Anna Quindlen’s Great Obligation

No doubt, Anna Quindlen is a fine writer, but her recent backpage article for Newsweek made me cringe.

In an effort distance herself from “frauds” like Jayson Blair and Jack Kelley, Quindlen moves to the moral high-ground. Journalists aren’t just chroniclers of the times, apparently every time a faceless so-and-so victim is mentioned in print, said victim should be grateful that their lives are immortalized. Quoting David Halberstam “For most people [this is] the one time they got their name in print”.

Oh thank you for validating my existence.

The brunt of Quindlen’s piece concerns an article she wrote some years ago about the parents of Etan Patz, a 6-year-old boy who disappeared from a Manhattan bus stop in 1979. Quindlen remains puzzled that the father, Stanley Patz no longer wishes to discuss the matter, nor can recollect the piece she wrote. Fortunately, Quindlen manages to rationalize this omission by somehow making herself the centre of Patz’ universe:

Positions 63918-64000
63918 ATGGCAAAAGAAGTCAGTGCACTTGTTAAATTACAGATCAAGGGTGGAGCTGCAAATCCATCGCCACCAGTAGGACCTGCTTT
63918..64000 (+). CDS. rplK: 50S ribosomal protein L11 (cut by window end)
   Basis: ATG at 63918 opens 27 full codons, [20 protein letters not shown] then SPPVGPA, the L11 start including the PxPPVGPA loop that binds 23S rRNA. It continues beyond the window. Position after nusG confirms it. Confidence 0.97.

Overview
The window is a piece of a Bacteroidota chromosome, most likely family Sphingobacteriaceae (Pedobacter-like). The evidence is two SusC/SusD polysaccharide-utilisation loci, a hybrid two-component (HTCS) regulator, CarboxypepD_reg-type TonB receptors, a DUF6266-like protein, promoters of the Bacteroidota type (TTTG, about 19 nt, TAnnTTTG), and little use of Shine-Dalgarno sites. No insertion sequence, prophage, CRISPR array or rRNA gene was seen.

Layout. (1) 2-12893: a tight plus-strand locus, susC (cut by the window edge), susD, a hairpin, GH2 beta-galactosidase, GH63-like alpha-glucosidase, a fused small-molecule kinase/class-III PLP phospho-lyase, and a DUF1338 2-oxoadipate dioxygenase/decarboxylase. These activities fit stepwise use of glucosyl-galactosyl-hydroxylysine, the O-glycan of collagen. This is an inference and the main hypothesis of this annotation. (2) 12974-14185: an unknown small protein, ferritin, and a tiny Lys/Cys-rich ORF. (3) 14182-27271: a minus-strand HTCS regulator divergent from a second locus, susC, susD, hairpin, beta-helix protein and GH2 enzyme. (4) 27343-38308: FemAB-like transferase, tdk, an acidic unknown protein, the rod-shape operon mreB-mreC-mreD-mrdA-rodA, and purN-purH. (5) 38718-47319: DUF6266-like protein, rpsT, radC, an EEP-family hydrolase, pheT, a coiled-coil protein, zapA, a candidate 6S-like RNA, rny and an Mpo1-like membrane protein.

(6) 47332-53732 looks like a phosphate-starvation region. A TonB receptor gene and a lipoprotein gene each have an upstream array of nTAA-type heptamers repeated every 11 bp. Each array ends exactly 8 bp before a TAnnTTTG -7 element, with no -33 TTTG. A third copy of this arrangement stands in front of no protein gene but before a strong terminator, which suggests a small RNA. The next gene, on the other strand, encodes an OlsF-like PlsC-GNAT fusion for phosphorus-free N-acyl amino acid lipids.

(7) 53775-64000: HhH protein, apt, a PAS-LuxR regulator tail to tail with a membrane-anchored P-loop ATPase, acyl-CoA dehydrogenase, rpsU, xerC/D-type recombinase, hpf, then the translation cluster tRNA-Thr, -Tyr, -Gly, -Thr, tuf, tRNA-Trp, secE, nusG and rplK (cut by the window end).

“Still [Katz] clips stories out of habit. The original impulse is gone: “To create a history for Etan.” If you’re a reporter I leave you with that image for those times when you think what you do is fleeting. The closest thing this man has to the body of his son is the body of your work. If that doesn’t make you want to do better, find another job.”

Oh Anna, get over yourself! The closest thing we have are patch-work memories, and a few of the victim’s earthly possessions, which – in the case of Kristen French – are getting fewer the last time they were checked. Yes, someone broke into the home of the parent’s of Kristen French in St. Catherines, Ontario and stole jewelry that belonged to the young girl. That’s low. I have some of my sister’s jewelry; like the French’s it is worthless monetarily, but personally, it is priceless – I keep it enshrined on my bookshelf.

And I love how the news headlines wouldn’t even refer to Kristen by name; she was “that Bernardo victim” of course.

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